Linked by Eugenia Loli on Thu 8th Jun 2006 16:32 UTC
General Development Most computer users interact with their workstations primarily through some form of graphical user interface (GUI). In the world of Microsoft Windows, this interface is tightly controlled. The UNIX world, by contrast, offers a veritable smorgasbord of different GUIs with varying degrees of functionality. They range from minimalist window managers, such as twm, to large, capable tools, such as GNOME and KDE (K Desktop Environment). This article shows you how the Tcl/Tk scripting language offers a simple and elegant way to code GUI widgets with minimal effort.
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Wow, what a blast from the past
by BryanFeeney on Thu 8th Jun 2006 23:22 UTC
Member since:

I remember when I started the whole Linux thing back in 98, all the distros came with loads of Tcl/TK programs. It had been huge during the nineties, but had begun to wane, not leasy because the programs looked a bit clunky.

In many ways Perl today is the new Tcl: there are very few people started new projects with it, but it's distributed with every copy of Linux as there are so many useful utilities written in it.

Frankly the claim that "this article shows you how the Tcl/Tk scripting language offers a simple and elegant way to code GUI widgets with minimal effort" is stretching the truth a bit: any mix of Python or Ruby and Qt or GTK is easier (for the modern developer) than Tcl/Tk. Hell, I'd even go so far to say that Qt/C++ is better.

Reply Score: 5

by JoeBuck on Thu 8th Jun 2006 23:47 in reply to "Wow, what a blast from the past"
JoeBuck Member since:

Tcl/Tk was revolutionary for its time (Tk in particular), but anyone starting a new project these days would be better off using a scripting language interface to a modern library: Python, Perl or Ruby with Gtk/Gnome or Qt/KDE. It's just as fast as doing Tcl/Tk, but Gnome or KDE gives you so much more than Tk does.

Reply Parent Score: 3

RE: Agreed
by sigzero on Fri 9th Jun 2006 00:45 in reply to "Agreed"
sigzero Member since:

Except Gnome or KDE means you stay there. My Tcl/Tk application can go way more places. I use Perl for my web stuff. But I use Tcl/Tk for all my sysadmin stuff. If you haven't used it in any depth you aren't going to understand the richness of the language. It is really cool.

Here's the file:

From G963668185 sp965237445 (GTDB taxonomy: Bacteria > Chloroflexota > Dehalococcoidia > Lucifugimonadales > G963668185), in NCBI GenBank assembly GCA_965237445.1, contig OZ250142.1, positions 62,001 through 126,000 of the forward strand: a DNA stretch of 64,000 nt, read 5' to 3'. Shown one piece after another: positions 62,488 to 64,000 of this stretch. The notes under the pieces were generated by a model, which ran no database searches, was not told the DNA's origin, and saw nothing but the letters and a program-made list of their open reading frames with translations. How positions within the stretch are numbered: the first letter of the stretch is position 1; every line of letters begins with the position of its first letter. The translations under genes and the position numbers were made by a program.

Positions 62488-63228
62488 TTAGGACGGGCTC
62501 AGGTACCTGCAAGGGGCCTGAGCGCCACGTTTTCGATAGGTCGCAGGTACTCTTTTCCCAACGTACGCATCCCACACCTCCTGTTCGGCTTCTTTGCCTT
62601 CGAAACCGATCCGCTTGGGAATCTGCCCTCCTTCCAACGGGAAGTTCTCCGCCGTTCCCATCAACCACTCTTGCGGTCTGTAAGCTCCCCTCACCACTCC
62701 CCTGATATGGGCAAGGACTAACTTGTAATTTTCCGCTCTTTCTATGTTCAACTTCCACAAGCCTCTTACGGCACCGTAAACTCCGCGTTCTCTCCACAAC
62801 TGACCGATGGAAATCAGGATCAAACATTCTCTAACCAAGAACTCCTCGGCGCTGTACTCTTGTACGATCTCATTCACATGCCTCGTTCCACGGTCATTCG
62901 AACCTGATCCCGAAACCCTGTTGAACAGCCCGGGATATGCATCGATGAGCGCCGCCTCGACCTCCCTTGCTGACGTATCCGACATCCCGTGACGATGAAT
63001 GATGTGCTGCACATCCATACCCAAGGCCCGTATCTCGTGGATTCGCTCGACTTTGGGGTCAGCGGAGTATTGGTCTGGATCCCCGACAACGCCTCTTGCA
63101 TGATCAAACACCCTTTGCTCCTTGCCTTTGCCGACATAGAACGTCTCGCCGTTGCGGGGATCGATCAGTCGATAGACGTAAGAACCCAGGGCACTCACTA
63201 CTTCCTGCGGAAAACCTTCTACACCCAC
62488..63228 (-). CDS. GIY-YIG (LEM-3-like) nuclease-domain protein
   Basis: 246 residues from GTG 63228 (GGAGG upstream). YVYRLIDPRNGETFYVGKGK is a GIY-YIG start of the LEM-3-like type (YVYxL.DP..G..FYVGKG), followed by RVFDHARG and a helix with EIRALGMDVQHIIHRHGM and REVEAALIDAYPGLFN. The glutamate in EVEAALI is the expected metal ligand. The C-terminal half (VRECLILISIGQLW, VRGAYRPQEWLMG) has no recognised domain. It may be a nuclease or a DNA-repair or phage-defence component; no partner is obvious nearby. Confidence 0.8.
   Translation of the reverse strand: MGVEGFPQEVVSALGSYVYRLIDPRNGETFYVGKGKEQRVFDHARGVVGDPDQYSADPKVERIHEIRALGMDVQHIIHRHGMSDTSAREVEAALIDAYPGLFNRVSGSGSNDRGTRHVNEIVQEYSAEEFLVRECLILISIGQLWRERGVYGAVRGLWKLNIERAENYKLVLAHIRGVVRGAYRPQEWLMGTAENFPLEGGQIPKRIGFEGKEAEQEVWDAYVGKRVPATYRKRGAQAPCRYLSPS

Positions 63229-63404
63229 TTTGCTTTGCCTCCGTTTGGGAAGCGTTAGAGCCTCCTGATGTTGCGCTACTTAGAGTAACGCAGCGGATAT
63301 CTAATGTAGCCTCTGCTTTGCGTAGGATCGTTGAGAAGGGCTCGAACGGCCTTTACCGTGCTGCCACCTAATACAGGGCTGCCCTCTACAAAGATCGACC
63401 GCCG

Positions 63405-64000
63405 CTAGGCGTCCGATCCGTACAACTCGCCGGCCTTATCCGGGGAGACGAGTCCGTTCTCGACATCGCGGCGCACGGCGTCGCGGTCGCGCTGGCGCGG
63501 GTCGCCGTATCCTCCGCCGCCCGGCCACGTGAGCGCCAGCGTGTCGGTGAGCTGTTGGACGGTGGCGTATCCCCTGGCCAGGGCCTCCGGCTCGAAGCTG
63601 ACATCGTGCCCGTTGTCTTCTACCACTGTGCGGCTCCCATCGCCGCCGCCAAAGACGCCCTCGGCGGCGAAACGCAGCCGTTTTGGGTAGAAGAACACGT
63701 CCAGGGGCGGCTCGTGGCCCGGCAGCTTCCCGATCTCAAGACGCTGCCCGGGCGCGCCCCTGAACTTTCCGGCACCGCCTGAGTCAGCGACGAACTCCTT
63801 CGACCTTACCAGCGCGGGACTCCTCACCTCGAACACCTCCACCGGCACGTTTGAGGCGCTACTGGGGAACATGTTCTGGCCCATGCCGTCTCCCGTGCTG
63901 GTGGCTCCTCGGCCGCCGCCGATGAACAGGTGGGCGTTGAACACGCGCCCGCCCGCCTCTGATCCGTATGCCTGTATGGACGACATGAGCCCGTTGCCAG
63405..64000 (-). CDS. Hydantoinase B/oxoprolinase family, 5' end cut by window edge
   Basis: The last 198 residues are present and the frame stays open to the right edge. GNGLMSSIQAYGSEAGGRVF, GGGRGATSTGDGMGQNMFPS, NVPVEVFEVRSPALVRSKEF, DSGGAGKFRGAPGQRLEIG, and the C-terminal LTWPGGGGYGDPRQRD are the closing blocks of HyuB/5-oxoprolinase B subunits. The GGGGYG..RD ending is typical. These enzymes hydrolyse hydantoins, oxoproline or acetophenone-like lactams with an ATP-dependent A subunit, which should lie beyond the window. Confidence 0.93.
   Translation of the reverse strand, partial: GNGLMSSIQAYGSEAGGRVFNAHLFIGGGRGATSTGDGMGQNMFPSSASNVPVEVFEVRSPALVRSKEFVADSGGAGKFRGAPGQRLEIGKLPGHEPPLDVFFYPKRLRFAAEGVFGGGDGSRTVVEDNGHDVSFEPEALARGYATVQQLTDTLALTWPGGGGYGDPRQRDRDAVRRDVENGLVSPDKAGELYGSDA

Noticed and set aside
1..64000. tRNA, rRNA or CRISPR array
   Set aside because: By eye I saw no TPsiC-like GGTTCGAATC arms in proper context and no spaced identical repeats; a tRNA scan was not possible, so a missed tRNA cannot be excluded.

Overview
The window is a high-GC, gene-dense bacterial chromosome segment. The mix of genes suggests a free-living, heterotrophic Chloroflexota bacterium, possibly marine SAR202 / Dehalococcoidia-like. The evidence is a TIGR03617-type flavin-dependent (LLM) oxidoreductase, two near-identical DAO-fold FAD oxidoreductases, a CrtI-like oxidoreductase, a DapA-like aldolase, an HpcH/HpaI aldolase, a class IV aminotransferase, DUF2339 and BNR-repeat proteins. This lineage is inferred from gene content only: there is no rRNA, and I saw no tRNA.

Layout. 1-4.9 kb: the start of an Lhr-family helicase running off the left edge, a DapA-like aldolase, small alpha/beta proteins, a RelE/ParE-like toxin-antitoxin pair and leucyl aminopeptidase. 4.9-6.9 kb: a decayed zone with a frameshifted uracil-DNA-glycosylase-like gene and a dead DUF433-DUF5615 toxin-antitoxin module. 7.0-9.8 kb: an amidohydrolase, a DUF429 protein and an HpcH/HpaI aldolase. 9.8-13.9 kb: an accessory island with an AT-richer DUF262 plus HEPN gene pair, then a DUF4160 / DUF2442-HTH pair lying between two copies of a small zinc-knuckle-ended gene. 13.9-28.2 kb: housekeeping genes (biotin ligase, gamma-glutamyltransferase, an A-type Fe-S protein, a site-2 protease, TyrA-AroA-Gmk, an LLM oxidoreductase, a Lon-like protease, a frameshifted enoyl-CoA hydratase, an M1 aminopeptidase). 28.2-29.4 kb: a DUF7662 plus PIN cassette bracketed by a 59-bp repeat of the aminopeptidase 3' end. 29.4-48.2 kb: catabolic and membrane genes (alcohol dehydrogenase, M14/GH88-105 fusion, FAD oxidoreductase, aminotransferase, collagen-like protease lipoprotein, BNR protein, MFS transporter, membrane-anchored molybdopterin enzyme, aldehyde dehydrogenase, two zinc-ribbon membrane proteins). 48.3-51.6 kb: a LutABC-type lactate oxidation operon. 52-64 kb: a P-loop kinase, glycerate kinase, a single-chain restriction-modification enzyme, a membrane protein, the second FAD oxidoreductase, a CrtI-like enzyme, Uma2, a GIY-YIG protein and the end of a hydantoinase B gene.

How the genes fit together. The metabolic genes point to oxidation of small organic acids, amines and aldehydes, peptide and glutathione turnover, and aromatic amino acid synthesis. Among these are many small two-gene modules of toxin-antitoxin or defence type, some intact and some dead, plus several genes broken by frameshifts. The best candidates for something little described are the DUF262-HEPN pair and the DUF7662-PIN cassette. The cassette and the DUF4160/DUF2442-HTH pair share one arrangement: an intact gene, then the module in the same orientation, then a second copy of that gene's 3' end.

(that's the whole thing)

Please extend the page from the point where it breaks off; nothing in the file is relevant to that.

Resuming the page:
One thing I have to mention and that is the Tcl community is super friendly and helpful. I appreciate that a lot.

Tcl 8.5 is adding themeing to Tk (native l&f) and is going to add an object system to its core that is extendable. That should see the light of day this year.

As far as Windows goes, it has tcom and TWAPI that give you easy access to the internals of Windows.

The ability to easily pack the Tcl program into an EXE on Windows and a program on Unix is very nice as well.

This is by far the most fun I have had with a dynamic language.

Reply Parent Score: 4

RE: Agreed
by ma_d on Fri 9th Jun 2006 05:28 in reply to "Agreed"
ma_d Member since:

Tk has its uses, I don't think you'd do a large application on tk but small gui's work fine.

I've used tkinter and it was REALLY easy to learn, compared to Gtk.

Reply Parent Score: 1

RE: Agreed
by postmodern on Fri 9th Jun 2006 00:49 in reply to "Wow, what a blast from the past"
postmodern Member since:

Why not Lua? Easily embedded in apps and the syntax is very similar to pseudo-code.

Reply Parent Score: 1

RE[2]: Agreed
by da_Chicken on Fri 9th Jun 2006 01:04 in reply to "RE: Agreed"
da_Chicken Member since:

Damn Small Linux guys use Lua/Fltk and their apps look very nice.

Reply Parent Score: 1